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Discussion Starter #1 (Edited)
clunking - swaybar related?

I'm sure someone else here has a similar setup, here's what I have on my 02 sedan (among other things, but these are the items in question):

lowered with DMS 40mm coilovers
Cusco rear sway bar
HKS Hiper catback

Now here's the deal...The swaybar makes contact with one of the hanger prongs on the catback. I wrapped a piece of washing machine hose around the prong to reduce wear at the contact/rubbing spot. The rubber has since had a rut worn into it, lumped up in the direction of the underbody.

Getting to the point, there is obviously friction between the swaybar and the exhaust hanger prong at some times. It's my theory that this friction causes the swaybar to kind of bind up at times, which I believe is causing the clunking feeling I feel from the rear. (i.e. swaybar binds up, motion of the coilovers is affected, producing a clunk).

I've had the coilovers serviced and they are in top condition. When the car is on the stock struts, there is no clunk.

I'll try removing the swaybar this weekend and see if it goes away. If it does, I either need a different swaybar, or I need to do something with the exhaust prong. So if you read all of this, is anyone with a similar setup experiencing this phenomenon? Any input would be a help.

Thanks guys.
 

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Discussion Starter #3
UPDATE

Removed my Cusco rear sway bar. Took the car for a couple laps around the block. Clunking is *drastically* reduced, but present nonetheless. Really only present on sudden changes in road height (i.e. 1/2" dropoff coming off my garage onto the asphalt)

Noise now comes only from the rear right corner, as opposed to be "spread" across the rear with swaybar on. More of a "flexing" than a clunking even, but audible from inside and outside when I push down on the rear of the car.

Ride height may be slightly higher on the rear right, I need to measure it again and lower it accordingly...could this have anything to do with it?
 

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I would take some tape to the sections that you think are making noises and keep working it until you find the culprit.
 

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I had two issues that may or may not pertain to your problems. When I installed the TBE on my car (Helix DP/Evo catback) I had some clunking issues from that area. I knew the exhaust was hitting SOMETHING but wasn't really sure what it was. I bought the Kartboy exhaust hangars and sure enough the problem went away. Fast forward a few months the woman bought me a Cusco rear swaybar (no aftermarket mounts or endlinks). I installed it and soon after experienced some clunking or popping whenever the rear suspension unloaded. I did some checking and realized that the sway bar was pinched in the rubber from the stock mounts and wasn't able to shift easily. As per instructions from this forum I bought some lithium grease and liberally greased the stock mounts around the swaybar and also where the rubber insert loads into the metal mount. VOILA! No more clunking, popping or any other obnoxious noise for that matter.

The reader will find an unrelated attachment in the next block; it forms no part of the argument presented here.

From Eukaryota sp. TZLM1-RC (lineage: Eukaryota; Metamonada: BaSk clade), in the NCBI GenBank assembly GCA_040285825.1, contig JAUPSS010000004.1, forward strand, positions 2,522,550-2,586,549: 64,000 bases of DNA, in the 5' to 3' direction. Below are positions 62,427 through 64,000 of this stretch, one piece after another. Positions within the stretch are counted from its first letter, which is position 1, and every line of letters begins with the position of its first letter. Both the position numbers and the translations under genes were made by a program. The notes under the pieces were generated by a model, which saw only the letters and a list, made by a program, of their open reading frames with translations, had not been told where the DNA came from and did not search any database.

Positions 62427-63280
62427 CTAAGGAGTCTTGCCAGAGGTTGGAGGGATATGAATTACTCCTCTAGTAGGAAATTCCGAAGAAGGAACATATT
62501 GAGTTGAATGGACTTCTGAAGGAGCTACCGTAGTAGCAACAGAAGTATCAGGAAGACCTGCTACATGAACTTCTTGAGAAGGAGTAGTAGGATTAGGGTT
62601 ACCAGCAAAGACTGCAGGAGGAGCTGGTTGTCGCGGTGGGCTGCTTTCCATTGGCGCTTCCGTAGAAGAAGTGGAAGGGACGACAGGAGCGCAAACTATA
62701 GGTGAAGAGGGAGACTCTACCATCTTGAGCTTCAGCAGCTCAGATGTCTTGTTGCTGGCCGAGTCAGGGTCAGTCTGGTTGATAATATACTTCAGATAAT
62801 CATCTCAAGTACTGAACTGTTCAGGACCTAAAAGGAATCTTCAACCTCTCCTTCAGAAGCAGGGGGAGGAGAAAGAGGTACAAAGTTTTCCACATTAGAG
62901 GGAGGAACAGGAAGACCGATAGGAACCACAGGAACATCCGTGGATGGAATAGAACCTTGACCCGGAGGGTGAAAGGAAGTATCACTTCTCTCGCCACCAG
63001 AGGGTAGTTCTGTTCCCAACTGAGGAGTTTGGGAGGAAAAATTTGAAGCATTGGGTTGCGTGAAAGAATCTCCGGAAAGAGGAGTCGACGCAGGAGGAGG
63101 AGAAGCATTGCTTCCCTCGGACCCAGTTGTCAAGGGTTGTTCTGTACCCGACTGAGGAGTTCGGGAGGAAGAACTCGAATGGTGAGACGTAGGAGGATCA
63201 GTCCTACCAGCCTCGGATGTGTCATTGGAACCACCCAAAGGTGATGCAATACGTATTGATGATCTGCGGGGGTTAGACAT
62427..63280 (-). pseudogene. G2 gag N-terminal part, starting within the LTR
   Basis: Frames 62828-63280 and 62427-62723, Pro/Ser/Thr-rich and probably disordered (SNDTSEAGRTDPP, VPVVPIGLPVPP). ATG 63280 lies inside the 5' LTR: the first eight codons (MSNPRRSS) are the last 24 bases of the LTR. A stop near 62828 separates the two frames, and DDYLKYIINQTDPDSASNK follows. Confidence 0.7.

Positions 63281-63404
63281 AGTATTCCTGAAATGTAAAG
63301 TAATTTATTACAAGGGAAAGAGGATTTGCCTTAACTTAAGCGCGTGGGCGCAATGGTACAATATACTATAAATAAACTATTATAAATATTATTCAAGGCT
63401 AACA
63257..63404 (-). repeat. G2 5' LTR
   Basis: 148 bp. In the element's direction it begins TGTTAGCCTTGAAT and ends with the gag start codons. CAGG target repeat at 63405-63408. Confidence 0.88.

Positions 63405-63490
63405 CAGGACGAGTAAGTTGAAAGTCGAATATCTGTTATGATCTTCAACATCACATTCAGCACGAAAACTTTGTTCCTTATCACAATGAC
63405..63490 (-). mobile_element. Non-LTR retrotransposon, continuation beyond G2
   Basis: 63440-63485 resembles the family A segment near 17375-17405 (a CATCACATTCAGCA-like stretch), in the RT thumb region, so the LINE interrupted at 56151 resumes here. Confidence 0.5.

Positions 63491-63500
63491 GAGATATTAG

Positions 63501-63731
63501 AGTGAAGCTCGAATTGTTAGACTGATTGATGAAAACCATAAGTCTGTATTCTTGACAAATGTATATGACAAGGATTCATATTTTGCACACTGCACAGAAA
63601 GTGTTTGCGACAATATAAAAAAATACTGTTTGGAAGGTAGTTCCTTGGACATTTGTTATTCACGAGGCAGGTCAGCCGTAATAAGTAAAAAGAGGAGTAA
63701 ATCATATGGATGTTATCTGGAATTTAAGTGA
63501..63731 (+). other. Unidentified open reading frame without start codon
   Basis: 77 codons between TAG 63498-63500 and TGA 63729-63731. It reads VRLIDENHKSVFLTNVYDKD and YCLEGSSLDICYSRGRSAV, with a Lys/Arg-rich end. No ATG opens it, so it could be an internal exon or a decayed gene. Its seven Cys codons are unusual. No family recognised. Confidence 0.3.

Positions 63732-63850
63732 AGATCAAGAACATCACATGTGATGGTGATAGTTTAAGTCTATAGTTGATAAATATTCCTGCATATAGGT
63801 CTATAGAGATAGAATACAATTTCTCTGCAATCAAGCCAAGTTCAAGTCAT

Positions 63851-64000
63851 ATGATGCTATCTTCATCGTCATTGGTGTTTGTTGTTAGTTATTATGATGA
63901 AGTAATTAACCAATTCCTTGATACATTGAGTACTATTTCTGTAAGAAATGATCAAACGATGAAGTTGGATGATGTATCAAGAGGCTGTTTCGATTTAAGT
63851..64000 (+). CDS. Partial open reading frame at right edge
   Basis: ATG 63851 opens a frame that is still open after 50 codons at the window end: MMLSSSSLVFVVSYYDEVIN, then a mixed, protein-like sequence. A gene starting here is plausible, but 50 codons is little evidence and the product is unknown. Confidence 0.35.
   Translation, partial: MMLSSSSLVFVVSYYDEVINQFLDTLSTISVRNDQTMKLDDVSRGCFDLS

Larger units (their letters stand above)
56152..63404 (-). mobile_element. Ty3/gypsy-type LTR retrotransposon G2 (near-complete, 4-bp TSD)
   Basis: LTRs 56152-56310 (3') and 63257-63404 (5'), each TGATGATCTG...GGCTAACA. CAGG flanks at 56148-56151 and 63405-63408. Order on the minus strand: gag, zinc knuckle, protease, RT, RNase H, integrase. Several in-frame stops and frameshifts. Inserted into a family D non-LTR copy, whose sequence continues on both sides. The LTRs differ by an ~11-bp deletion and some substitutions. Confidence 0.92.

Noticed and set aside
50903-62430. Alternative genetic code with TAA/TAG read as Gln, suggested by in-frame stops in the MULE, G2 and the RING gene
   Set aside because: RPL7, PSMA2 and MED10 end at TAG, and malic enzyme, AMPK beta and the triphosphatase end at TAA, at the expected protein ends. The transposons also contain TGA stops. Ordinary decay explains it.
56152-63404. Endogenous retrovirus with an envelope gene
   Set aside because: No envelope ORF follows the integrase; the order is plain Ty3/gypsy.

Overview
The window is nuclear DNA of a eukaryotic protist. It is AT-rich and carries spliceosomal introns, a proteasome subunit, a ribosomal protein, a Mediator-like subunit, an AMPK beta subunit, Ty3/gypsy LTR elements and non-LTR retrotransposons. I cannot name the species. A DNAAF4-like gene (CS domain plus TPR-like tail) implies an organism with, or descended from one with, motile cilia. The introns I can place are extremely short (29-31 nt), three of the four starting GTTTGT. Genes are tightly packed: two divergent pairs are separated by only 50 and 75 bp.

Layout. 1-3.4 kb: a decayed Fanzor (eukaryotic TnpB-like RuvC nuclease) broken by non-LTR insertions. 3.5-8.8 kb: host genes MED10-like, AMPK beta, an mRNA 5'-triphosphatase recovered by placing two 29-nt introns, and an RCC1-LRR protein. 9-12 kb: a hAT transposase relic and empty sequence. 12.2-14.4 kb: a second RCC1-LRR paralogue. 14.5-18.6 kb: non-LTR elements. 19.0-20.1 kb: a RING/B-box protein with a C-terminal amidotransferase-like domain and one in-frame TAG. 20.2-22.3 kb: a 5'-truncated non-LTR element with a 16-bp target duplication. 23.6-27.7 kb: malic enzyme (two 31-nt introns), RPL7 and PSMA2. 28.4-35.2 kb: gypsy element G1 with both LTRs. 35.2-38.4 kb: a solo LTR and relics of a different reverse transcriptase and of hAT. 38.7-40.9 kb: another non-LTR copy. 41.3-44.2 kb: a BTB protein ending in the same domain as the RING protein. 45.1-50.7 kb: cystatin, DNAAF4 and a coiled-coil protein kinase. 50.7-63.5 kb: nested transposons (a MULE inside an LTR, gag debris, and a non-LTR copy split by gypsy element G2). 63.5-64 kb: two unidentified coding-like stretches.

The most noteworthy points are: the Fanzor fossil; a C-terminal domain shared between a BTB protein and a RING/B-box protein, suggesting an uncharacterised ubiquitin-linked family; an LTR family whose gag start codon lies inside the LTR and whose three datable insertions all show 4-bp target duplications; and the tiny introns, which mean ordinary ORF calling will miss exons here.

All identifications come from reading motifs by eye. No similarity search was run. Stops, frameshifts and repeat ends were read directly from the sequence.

Not sure if this is the problem that you're experience, but something to think about. Once I looked around I realized that A LOT of Cusco RSB owner experienced the same noises if they didn't apply grease.


-Andy
 

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coil-overs are noisy parts. if there is no preload on the spring, the spring has free play and will clunk around between the collar and hat. check for that and make sure the coil-overs are tightened down at the strut tower.
 

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NOTimprezed said:
coil-overs are noisy parts. if there is no preload on the spring, the spring has free play and will clunk around between the collar and hat. check for that and make sure the coil-overs are tightened down at the strut tower.

Coils are notorious for producing much more horizontal flex across the whole camber set. Springs are much wider and provide a stronger base which reduces this "flex" albiet you loose you adjustability. When you go to the lowest setting ,16, you you introduce this flex to the rest of the chasis hense the "rubbing / clunking" that your hearing....especially as it relates to aftermarket exhausts.


-K
 

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Discussion Starter #11
Thanks for the input guys. I have checked and re-checked everything more times than I care to remember. Between all the info i've gathered here and at nasioc, nobody seems to have correctly identified the problem.

I'm thinking kwilson21's explanation is probably about as close as anyone is gonna get. Its interesting to note that a lot of stock STi's are having the same issue on their stock suspension and subaru hasn't been able to fix it.

I guess i'll just have to keep living with it as long as I can. Then maybe I'll go to a shock/spring setup, since there seems to be fewer annoyances that way.

If anyone comes up with a really good idea, I'd be willing to try it out, but until then I'm just gonna give it a rest :(
 
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